With Mumbai’s buses packed to the gills during rush hour, Anvay Ukidve often found himself commuting to class at the Institute of Chemical Technology by ‘hitchhiking,’ a term used to describe passengers who hang precariously onto the outside of buses as they wind through the crowded city streets.
When George Abraham thinks about the precise mathematical formulas involved in a complicated algorithm, he can’t help but imagine the lyrical, lilting cadence of a poem.
Abraham, who is both a first-year engineering Ph.D. candidate at the Harvard John A. Paulson School of Engineering and Applied Sciences (SEAS) and an accomplished poet, finds that the two very different worlds he inhabits often intersect.
Manufacturing polymers is a messy business. When producing everything from plastics to pharmaceuticals, companies harvest petroleum, ship it to a factory, and then chemically process it, often generating massive amounts of pollution through emissions and hazardous chemical waste.
Microscopic Escherichia coli bacteria, though often associated with contamination, may hold the key to a cleaner solution, according to students from the Harvard John A. Paulson School of Engineering and Applied Sciences (SEAS).
CAMBRIDGE – December 13, 2016 – David Mooney, the Robert P. Pinkas Family Professor of Bioengineering at the Harvard John A. Paulson School for Engineering and Applied Sciences (SEAS) and a Core Faculty Member at the Wyss Institute for Biologically Inspired Engineering at Harvard, has been elected a Fellow of the National Academy of Inventors (NAI).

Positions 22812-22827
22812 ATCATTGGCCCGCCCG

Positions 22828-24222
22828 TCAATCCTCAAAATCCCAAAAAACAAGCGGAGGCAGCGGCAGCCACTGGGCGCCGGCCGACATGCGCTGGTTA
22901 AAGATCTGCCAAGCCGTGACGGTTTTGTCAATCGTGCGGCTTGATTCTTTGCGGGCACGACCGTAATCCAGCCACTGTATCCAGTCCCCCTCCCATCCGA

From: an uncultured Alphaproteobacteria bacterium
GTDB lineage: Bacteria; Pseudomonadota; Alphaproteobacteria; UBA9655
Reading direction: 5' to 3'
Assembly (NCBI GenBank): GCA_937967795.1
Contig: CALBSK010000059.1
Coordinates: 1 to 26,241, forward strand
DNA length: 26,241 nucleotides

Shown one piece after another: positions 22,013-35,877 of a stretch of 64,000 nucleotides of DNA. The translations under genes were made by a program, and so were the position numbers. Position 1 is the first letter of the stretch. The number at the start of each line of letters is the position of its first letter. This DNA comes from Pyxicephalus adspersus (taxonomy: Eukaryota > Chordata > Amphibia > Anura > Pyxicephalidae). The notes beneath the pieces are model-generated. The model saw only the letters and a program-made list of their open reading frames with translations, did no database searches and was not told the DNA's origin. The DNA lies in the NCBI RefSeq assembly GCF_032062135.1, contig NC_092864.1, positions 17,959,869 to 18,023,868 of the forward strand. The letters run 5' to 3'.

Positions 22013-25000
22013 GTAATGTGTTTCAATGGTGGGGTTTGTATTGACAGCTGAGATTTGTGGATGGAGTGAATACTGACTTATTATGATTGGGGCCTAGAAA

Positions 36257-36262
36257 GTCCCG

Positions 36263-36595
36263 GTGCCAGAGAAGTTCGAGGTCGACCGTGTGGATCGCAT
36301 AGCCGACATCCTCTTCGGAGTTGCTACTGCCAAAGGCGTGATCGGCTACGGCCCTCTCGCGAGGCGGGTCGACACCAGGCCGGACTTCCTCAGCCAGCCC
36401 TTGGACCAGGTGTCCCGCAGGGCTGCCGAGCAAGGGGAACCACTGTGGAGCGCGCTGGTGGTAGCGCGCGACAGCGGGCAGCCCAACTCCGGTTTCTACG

More than five trillion tiny pieces of plastic are floating on the surface of the world’s oceans, threatening marine life and posing health hazards to humans. Bacteria could help researchers detect and clean up these plastic fragments, according to research conducted by a group of Harvard undergraduates.
(BOSTON) - Chemotherapy is often used to combat malignant tumors, but rarely completely cures patients due to cancer cells’ resistance to drugs. It has been thought that the environment in which particular cancer cells live could impact their response to specific drugs, but until now, it’s been difficult to analyze exactly how mechanics—specifically, stiffness of the extracellular material that surrounds cells and structures tissues—alter a drug’s efficacy.
Fibrous materials — known for their toughness, durability and pliability — are used in everything from bulletproof vests to tires, filtration systems and cellular scaffolds for tissue engineering and regenerative medicine.
The properties of these materials are such that the smaller the fibers are, the stronger and tougher they become. But making certain fibers very small has been an engineering challenge.